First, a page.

Class piano at the conservatory: embodied music cognition and practical harmony

    Activity: Talk or presentationOral presentation


    Our conception of the brain is influenced by metaphors like the computer which grant the brain an executive function. This notion ignores the fact that the brain evolved in the context of the natural environment and functions together with it. In addition, we are frequently less aware of the action-perception dichotomy that pervaded psychology for many years. Modern neuroscience has effectively demonstrated that, even at the level of the cell, action and perception are inseparable. Music is not only sound that can be analyzed and appreciated. It is do-able, to put it in the words of James Gibson, the father of the the theory of ‘affordances’: play-able, sing-able, hum-able, clap-able and dance-able. Musical pitch has spatial and temporal characteristics. The intense reactions people exhibit while listening to music demonstrate that music is not only perceived as action, but that human intentions are ascribed to it. In the class piano lessons, we attempt to show students how music ‘works’. Improvisation is used as a tool to explore the possiblities the tonal system proffers us. At the same time the student is learning that harmony can be ‘done’ with his or her own instrument: improvising a second voice or an accompaniment. Practical harmony in this perspective is not a lesson where chords treated in the theory lesson are ‘executed’ at the piano. On the contrary, theoretical knowledge develops from the practical manipulation of tonal material, using the instrument as a tool to extend the range of human possibilities.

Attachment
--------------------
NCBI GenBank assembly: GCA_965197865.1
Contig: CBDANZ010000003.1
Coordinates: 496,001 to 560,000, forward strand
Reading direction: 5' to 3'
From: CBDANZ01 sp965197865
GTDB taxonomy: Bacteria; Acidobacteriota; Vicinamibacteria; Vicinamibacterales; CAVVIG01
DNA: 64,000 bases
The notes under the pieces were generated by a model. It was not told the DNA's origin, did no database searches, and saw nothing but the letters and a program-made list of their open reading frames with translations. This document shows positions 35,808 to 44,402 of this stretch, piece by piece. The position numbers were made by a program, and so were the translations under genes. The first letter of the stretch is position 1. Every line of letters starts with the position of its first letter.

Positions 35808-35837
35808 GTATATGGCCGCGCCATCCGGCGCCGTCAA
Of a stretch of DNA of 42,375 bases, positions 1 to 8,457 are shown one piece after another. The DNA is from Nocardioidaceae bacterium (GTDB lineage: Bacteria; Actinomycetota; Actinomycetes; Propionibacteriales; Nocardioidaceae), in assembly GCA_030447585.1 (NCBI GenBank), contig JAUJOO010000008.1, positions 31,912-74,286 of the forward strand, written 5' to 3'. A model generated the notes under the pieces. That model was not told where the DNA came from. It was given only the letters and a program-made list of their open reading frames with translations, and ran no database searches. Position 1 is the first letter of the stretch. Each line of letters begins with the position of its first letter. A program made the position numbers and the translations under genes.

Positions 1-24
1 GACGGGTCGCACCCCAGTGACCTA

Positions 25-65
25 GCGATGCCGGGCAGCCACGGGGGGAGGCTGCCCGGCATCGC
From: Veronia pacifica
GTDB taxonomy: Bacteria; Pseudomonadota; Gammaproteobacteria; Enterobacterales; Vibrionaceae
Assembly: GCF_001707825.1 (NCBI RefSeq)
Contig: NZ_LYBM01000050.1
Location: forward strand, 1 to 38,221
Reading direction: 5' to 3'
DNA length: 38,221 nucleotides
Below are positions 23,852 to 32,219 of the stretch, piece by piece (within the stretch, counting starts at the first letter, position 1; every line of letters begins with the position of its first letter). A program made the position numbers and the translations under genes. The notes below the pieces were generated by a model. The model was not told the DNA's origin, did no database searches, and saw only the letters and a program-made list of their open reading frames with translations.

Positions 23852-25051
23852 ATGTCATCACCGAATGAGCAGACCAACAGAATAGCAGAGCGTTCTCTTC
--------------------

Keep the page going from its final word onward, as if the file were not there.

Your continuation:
Period27 Apr 2012
    Event titleAnnual Conference of the Dutch-Flemish Society for Music Theory
    Event typeConference
    Conference number14
    LocationAntwerpen, BelgiumShow on map
    Degree of RecognitionInternational


    • music education
    • neurosciences
    • conservatories
    • music theory
    • curriculum innovation